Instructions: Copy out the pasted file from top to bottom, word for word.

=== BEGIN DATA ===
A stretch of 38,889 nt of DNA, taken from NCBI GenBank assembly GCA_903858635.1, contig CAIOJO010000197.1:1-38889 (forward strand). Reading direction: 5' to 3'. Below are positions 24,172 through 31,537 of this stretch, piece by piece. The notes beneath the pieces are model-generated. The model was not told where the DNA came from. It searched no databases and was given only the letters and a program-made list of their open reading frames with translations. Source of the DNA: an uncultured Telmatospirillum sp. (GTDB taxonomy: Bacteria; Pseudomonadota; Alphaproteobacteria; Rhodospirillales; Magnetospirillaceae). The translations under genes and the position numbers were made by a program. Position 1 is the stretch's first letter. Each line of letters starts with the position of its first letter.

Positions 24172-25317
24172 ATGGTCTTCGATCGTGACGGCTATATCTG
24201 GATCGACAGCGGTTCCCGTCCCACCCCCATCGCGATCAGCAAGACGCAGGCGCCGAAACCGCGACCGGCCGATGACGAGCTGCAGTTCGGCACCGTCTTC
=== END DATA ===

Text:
A stretch of 38,889 nt of DNA, taken from NCBI GenBank assembly GCA_903858635.1, contig CAIOJO010000197.1:1-38889 (forward strand). Reading direction: 5' to 3'. Below are positions 24,172 through 31,537 of this stretch, piece by piece. The notes beneath the pieces are model-generated. The model was not told where the DNA came from. It searched no databases and was given only the letters and a program-made list of their open reading frames with translations. Source of the DNA: an uncultured Telmatospirillum sp. (GTDB taxonomy: Bacteria; Pseudomonadota; Alphaproteobacteria; Rhodospirillales; Magnetospirillaceae). The translations under genes and the position numbers were made by a program. Position 1 is the stretch's first letter. Each line of letters starts with the position of its first letter.

Positions 24172-25317
24172 ATGGTCTTCGATCGTGACGGCTATATCTG
24201 GATCGACAGCGGTTCCCGTCCCACCCCCATCGCGATCAGCAAGACGCAGGCGCCGAAACCGCGACCGGCCGATGACGAGCTGCAGTTCGGCACCGTCTTC